And so this is where Betty’s real adventures begin. She makes countless naive mistakes, one after another—the worst is when she goes to a cafe where those kind of women hang out…you know…loose women. (In keeping with the times, Nesbit’s indirect language makes it sound like this is a cafe filled with prostitutes. But we can’t expect Betty to actually be that naive. It makes a lot more sense that these are just…you know…loose women. Back in the day, I guess these amounted to pretty much the same thing.)
In Paris, Betty does further her artistic education—and in much safer hands than Vernon’s—but the real point is that she’s able to get out from under her stepfather’s watchful eye and discover independence. She also runs into Vernon again, but the two are a bit defensive after their last meeting. Eventually, under the guise of friendship, they form half of an uncomfortable quartet; the other two members are a wounded lover of Vernon’s and Vernon’s best friend.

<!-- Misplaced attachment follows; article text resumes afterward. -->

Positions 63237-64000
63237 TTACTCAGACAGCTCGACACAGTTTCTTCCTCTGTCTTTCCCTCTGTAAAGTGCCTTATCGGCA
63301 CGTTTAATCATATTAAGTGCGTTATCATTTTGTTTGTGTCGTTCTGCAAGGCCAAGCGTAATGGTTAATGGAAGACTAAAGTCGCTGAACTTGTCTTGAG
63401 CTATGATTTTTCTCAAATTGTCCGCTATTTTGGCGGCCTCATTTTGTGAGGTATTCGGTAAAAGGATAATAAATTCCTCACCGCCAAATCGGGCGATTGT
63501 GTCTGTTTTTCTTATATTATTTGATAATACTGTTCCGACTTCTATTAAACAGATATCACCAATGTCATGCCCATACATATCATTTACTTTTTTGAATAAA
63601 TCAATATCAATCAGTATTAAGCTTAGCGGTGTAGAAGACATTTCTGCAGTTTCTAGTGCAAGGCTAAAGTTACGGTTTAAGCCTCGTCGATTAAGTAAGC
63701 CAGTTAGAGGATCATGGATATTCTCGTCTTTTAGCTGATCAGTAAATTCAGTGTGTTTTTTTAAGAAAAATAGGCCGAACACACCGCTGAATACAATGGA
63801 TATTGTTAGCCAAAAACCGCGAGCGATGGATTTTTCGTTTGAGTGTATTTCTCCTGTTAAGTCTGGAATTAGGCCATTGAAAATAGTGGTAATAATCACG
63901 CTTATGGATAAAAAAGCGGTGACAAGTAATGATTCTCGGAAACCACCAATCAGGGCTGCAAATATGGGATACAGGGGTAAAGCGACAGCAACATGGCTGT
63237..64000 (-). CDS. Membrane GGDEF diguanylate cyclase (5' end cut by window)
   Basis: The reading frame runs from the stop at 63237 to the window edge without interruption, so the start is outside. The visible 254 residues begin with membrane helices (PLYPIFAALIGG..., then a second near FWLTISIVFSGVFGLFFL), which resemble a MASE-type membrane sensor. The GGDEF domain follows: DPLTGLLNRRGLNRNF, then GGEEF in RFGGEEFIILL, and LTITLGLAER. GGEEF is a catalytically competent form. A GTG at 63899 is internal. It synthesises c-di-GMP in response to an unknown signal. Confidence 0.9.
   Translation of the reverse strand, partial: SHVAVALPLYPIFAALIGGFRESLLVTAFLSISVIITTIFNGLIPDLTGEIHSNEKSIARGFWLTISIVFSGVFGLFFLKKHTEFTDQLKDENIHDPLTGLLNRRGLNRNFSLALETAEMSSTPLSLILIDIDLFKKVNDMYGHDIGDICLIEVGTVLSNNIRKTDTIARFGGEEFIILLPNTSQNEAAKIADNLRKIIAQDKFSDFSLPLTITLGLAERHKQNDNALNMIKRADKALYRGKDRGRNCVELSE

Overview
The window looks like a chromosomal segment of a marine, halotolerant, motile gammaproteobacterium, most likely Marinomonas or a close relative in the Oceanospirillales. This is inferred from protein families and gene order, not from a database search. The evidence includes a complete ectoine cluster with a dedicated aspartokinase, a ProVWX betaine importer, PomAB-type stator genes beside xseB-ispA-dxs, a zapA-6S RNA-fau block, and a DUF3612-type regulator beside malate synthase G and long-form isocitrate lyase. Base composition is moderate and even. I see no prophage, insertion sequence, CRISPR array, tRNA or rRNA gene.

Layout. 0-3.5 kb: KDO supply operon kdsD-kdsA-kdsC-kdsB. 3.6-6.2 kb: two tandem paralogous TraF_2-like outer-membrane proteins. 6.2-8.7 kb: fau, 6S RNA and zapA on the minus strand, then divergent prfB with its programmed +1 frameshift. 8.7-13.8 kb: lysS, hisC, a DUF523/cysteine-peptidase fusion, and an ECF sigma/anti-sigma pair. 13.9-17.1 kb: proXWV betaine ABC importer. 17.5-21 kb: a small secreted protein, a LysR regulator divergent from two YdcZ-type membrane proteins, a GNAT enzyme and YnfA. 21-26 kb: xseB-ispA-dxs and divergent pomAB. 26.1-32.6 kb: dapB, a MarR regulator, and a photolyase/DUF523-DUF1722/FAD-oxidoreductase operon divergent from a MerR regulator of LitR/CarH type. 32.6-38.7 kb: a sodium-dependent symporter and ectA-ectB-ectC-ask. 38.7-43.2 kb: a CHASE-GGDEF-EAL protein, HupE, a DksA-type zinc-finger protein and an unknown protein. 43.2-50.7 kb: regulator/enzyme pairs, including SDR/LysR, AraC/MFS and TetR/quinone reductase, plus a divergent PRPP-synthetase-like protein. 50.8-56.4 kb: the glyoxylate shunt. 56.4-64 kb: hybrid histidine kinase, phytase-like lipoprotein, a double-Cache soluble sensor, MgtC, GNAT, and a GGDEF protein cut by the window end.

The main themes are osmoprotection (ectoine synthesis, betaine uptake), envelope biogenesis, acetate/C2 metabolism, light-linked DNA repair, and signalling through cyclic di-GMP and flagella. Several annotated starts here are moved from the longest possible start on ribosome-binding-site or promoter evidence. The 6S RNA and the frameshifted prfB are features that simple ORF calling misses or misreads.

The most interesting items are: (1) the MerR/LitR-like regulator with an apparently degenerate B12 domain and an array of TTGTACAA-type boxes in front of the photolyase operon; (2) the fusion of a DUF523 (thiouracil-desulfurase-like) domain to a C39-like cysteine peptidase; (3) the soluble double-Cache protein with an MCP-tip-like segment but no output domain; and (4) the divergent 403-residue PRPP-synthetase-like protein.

Vernon is nearly as much a main character as Betty is, and I think he’s actually a lot more interesting. Another writer—perhaps one more prudish—would have created him as a caricature of a wicked playboy tempting a pure, innocent girl, and left things at that. Nesbit, fortunately, endows Vernon with more complexity and, quite possibly, with real feelings of his own.
As for my own feelings, I enjoyed The Incomplete Amorist. But it drove me a little crazy how the main characters never seemed to be telling the truth—and by this I don’t mean they were lying, exactly, just not really telling the truth. The completely truthful characters, Betty’s aunt, a loose woman Betty befriends, and a fellow Parisienne artist, were my absolutely favorites. I guess that in fiction, as in real life, I’m most drawn to truth-tellers. Or maybe I’m just a product of the other end of the century, when people (especially women) who tell the truth are not unconventional creatures to be feared, but rather to be admired.
I do recommend The Incomplete Amorist, though, especially if you enjoy Nesbit’s writing and other turn-of-the-century books. Also, if you wish you’d been alive to see Paris and the art world of the Belle Époque, here’s your chance!
And on a completely different note, what do you think of that illustration above? I loved the sporadic illustrations but was disturbed by their proportions…Is this woman, like, seven feet tall, with really tiny hands and a matching tiny tea set??